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I'm trying to draw an approximate gain vs frequency curve for this RC circuit:

RC Circuit

I can solve for specific points, i.e. when \$\omega=\frac{1}{RC}\$ the Gain scale will be at -3dB but I'm not sure what values to plug in for R & C since I have two resistors and two capacitors in this circuit. Am I just allowed to treat them like they're in series and use \$ C=C_1C_2\div(C_1+C_2)\$ and \$R=R_1+R_2\$

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Am I just allowed to treat them like they're in series and use \$ C=C_1C_2\div(C_1+C_2)\$ and \$R=R_1+R_2\$ ?

No, you can't do that.

To solve this, the easiest way (IMO) is to solve for the transfer function in the s-domain:

  • First, find the s-domain equivalents of all the circuit elements (hint: resistors are \$R\$, capacitors are \$\frac{1}{sC}\$).

  • Combine R1, C2; then combine that with R2. Now you have a voltage divider, you can solve for the voltage at the junction of C1, R1, C2.

  • Go back to the uncombined R1, C2. You know the voltage on the left of R1, so now R1, C2 is another voltage divider. You now have transfer function of the circuit, and can easily plot the frequency response from that.

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    \$\begingroup\$ Just my 2 cents, but I think nodal analysis is easier to do than doing multiple voltage dividers / combined impedances. It's a little more generic and formulaic. \$\endgroup\$ – Swarles Barkely Feb 22 '16 at 2:02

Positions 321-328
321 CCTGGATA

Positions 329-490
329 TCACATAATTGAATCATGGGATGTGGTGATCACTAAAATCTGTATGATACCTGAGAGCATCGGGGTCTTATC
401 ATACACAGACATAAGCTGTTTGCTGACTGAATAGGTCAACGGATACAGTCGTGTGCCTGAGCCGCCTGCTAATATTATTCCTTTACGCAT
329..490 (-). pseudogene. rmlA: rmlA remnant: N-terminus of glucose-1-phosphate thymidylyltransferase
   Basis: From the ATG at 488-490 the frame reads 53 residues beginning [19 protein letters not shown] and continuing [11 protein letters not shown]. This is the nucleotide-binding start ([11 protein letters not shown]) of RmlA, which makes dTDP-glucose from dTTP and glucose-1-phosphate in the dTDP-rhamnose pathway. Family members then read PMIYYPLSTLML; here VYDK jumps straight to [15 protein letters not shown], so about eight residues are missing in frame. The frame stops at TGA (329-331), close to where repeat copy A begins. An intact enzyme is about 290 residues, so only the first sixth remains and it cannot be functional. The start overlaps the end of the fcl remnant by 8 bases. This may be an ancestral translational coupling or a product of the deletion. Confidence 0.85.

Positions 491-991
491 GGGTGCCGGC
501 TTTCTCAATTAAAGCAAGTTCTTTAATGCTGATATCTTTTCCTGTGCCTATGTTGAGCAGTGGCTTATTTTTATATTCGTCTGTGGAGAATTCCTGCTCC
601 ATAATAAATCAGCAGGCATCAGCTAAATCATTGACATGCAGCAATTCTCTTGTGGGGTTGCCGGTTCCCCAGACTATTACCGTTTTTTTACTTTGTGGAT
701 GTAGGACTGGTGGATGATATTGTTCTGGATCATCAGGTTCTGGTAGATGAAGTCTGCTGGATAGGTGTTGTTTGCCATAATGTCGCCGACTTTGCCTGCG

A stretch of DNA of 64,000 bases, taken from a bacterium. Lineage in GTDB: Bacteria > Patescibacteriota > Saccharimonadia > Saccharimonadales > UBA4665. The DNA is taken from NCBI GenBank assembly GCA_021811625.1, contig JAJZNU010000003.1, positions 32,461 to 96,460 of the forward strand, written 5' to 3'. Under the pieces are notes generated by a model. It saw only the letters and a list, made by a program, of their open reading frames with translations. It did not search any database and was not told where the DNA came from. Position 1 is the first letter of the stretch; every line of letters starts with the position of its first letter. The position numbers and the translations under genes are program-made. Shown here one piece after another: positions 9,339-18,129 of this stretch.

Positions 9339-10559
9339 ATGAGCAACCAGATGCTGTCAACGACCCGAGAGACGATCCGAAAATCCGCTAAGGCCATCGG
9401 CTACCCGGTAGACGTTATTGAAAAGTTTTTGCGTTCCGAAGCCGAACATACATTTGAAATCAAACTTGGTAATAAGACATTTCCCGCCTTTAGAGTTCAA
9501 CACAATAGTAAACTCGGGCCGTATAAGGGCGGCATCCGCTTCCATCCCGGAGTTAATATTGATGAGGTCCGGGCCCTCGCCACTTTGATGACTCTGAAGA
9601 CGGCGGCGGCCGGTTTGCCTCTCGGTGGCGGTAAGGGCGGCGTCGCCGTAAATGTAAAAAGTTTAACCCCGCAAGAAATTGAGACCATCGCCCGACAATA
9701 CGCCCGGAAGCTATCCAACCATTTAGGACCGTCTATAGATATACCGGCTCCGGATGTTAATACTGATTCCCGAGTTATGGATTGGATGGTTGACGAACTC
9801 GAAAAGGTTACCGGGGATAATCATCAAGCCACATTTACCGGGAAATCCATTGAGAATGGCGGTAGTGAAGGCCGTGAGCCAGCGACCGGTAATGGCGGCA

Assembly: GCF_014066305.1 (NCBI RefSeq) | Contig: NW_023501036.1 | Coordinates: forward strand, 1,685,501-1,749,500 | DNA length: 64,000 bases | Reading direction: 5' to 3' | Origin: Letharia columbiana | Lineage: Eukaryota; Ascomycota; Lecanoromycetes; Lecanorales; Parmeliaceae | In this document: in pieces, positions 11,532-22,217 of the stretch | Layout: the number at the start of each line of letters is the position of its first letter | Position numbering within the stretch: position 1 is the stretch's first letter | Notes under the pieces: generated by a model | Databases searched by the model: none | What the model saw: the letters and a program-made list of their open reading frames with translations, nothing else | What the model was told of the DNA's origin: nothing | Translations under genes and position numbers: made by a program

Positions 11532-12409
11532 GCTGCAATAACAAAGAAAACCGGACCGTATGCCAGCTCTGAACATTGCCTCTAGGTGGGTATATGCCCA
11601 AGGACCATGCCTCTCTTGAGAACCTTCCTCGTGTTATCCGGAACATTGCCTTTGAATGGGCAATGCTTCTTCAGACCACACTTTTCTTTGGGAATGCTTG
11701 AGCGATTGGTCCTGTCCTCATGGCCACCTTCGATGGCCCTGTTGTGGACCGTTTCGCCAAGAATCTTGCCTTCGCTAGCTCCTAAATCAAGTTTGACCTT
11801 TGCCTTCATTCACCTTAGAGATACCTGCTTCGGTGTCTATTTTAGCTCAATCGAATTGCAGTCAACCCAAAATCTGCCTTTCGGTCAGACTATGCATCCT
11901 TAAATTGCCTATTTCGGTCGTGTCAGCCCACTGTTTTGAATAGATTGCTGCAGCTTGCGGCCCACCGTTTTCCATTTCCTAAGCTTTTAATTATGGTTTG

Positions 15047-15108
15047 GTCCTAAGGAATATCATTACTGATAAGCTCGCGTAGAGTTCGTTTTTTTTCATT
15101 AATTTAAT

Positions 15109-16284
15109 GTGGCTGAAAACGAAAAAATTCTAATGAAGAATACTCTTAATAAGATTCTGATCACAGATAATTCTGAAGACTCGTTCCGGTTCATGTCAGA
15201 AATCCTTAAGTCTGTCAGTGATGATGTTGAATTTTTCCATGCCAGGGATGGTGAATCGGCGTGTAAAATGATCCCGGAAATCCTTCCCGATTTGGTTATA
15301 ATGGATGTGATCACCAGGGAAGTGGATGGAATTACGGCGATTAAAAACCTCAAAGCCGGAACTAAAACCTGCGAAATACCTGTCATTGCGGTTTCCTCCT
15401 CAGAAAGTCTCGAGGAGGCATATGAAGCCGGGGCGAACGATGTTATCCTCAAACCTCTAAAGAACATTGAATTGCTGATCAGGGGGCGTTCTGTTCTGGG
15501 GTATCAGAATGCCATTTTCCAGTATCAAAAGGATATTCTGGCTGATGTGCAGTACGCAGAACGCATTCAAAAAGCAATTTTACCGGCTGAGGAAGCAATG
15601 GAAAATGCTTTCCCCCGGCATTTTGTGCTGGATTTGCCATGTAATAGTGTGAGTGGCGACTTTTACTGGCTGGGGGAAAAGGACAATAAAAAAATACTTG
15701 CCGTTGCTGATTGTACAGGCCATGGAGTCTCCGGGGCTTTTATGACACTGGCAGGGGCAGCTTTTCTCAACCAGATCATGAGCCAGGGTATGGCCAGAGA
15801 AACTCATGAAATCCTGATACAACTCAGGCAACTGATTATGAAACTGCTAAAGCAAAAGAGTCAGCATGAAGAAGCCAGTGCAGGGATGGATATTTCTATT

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Your formula assumption doesn't work, but you can solve it analytically quite easily. Capacitors are just complex resistors.

Use an impedance of R for resistors, and 1/(j w C) for capacitors, and solve the circuit as normal. You'll need to keep track of all the complex numbers. You should be able to find an expression for Vout/Vin in terms of R1, R2, C1, C2 and w quite easily. Take the absolute value if you're only interested in the magnitude of the response.

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  • \$\begingroup\$ Is the problem simplified at all if I can treat the circuit as being made up of two independent RC filters? \$\endgroup\$ – Craig Feb 22 '16 at 4:27
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    \$\begingroup\$ No - because both sections are not electrically decoupled. \$\endgroup\$ – LvW Feb 22 '16 at 10:20

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